4) Infobesity – the deleterious effect of excessive data consumption on the fitness and agility of individual and corporate minds. With the volume of new data being produced doubling every three days (vs. every three decades a few generations ago), Infobesity will become dramatically debilitating, though it will stimulate the growth of technology filtering tools. Those who master infofiltering will jog confidently through the fog, while those who don’t will keep staggering into lampposts. Employees and teams with calcified knowledge filtering modes will become alienated and resentful, unable to compete, and decreasingly productive. Fortunately for them, they make up most of upper and middle management, and still dominate the shareholders of most large companies. So they will hold onto legacy processes and implement new glass ceilings to keep info-savvy juniors from gaining power (often by inducing ulteriorsclerosis in the relevant area). Unfortunately for their companies, the info-savvy are subversive, mutate rapidly, are well networked, and will job hop into smaller, more fluid entities that will collaboratively run competitive rings around the big corporations.
5) Organizational Incontinence – the involuntary leaking of things you’d rather not have others see. As the networked world brings on premature aging in organizations, they will start to leak at increasingly alarming rates. They will leak knowledge (IP Incontinence) as their walls become porous and their employees network outside of the company to gain the insights they need to get things done. They will leak processes, as much that used to be done in-house becomes outsourced. They will leak secrets, as staff start to blog and podcast without the censoring filter of Corporate Communications. And they will suffer from increasing motivational incontinence as employees finally lose all sense of belonging to a cohesive caring organizational family. This in turn will lead to the leaking of valuable employees. Organizational Incontinence, in all its forms, may require a significant rethink of the role of learning services, and its repositioning as an aid to the enhancement of an individual’s market value.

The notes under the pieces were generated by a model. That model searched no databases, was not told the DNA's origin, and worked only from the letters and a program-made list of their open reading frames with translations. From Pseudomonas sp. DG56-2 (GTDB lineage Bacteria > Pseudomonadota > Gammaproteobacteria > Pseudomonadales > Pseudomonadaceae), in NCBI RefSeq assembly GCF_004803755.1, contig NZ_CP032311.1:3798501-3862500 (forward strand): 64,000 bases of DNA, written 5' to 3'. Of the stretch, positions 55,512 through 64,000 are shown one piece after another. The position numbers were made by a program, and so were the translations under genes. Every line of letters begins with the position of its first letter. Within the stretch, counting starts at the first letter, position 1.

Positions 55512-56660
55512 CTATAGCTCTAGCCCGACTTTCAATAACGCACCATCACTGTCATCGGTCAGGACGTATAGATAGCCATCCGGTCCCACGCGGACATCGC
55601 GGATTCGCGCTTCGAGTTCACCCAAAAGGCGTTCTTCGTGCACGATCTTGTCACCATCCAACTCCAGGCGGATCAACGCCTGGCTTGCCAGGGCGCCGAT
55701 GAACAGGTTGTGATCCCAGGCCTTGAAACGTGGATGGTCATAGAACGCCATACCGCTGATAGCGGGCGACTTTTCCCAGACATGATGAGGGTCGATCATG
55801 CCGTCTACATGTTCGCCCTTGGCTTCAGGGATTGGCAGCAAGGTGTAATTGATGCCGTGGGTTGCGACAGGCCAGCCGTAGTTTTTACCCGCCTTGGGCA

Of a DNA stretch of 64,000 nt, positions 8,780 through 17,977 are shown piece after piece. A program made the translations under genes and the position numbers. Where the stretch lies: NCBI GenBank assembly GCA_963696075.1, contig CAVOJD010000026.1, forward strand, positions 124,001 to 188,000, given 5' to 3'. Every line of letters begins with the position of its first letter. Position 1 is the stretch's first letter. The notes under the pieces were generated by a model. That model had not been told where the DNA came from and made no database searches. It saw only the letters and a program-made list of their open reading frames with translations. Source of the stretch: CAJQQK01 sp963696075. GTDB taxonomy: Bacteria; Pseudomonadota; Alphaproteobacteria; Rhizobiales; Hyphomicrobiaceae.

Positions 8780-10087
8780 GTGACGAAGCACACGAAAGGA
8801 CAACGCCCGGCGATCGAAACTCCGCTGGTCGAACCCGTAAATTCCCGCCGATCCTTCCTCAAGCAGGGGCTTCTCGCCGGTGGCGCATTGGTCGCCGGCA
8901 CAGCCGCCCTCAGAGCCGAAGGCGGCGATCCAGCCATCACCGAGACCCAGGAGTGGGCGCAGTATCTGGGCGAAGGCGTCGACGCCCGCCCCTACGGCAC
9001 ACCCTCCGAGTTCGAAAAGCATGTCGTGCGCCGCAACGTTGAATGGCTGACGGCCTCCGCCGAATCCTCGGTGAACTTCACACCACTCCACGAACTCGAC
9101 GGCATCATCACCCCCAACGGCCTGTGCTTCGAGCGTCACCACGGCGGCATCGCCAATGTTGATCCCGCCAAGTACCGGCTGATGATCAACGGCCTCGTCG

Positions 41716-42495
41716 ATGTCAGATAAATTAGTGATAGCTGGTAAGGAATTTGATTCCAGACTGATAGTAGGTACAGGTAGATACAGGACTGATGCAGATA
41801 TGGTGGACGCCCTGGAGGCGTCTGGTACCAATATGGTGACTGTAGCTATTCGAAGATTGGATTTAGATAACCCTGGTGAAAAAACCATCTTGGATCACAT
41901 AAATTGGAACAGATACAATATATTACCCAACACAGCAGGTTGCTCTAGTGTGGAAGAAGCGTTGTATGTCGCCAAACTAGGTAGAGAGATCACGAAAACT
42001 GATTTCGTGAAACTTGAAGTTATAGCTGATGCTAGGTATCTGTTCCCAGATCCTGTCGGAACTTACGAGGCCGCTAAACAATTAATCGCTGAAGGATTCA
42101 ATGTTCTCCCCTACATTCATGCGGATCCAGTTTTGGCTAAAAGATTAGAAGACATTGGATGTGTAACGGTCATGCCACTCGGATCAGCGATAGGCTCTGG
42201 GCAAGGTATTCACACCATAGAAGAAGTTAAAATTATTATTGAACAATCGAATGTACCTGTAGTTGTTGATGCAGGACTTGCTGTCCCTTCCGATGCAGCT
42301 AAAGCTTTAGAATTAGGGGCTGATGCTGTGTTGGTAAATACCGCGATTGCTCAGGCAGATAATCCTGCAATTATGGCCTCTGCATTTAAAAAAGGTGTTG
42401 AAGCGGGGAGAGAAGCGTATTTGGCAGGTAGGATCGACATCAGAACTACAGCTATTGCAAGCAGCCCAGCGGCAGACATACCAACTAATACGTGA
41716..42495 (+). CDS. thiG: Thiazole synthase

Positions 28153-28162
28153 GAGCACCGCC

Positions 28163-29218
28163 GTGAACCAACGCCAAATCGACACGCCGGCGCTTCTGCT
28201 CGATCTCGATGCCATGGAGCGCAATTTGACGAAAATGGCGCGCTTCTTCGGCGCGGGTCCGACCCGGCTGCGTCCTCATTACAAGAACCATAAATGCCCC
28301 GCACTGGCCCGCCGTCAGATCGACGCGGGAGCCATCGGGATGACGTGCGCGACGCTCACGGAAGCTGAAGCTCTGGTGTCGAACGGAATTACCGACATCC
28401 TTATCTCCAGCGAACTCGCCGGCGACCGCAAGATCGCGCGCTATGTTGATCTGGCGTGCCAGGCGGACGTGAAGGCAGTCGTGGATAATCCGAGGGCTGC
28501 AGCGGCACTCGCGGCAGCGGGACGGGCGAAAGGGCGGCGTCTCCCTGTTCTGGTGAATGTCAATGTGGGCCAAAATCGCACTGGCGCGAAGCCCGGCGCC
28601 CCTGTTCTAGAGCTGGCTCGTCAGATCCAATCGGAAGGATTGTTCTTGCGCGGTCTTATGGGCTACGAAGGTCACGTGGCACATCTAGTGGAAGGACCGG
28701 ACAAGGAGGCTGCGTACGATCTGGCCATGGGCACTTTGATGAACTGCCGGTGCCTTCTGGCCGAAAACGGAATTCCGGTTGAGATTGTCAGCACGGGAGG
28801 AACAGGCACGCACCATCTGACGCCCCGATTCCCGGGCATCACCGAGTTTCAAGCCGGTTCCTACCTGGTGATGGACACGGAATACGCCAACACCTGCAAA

6) Learning Impact Myopia – the failure to expect or demand that learning initiatives have lasting effects. Like most other things in corporate life, training activities will be evaluated more and more on what effect they have on each quarter’s financial results, rendering longer term impacts irrelevant, and in turn making the development of long-term programs pointless. When trainers struggle to develop interventions that have lasting impact, they will be told that such esoteric stuff simply does not matter, and will be pressured into providing instant gratification to the bean counters. Learning Impact Myopia and Schizogooglia both seek faster short-term solutions to the expertise problems, but for different reasons. Trainers may have to selectively succumb, while still fighting for some strategic surgical impact. [Paradoxically, Surgical Learning Impact Myopia (SLIM) -- the deliberate implanting or nurturing of e-learning 2.0 where appropriate -- may give SLIM organizations added vigor and longevity].
Be prepared! The future will be a dangerous place if you relinquish control of your integrity to the organizational pandemics.
Compliments of the season to all, and may your 2006 be filled with health, wealth, and happiness!
- successful if measured forward from what a student learned, but most simulation deployments look like
- failures if measured backwards from what percentage of material that the students could have learned, they did learn.
Thursday, January 5
Vendors and builders of simulations like to describe them as vaguely and mystically as possible:
- Learning By Doing.
- Flight Simulator for Business Skills.
- Safe Environment to Take Risks.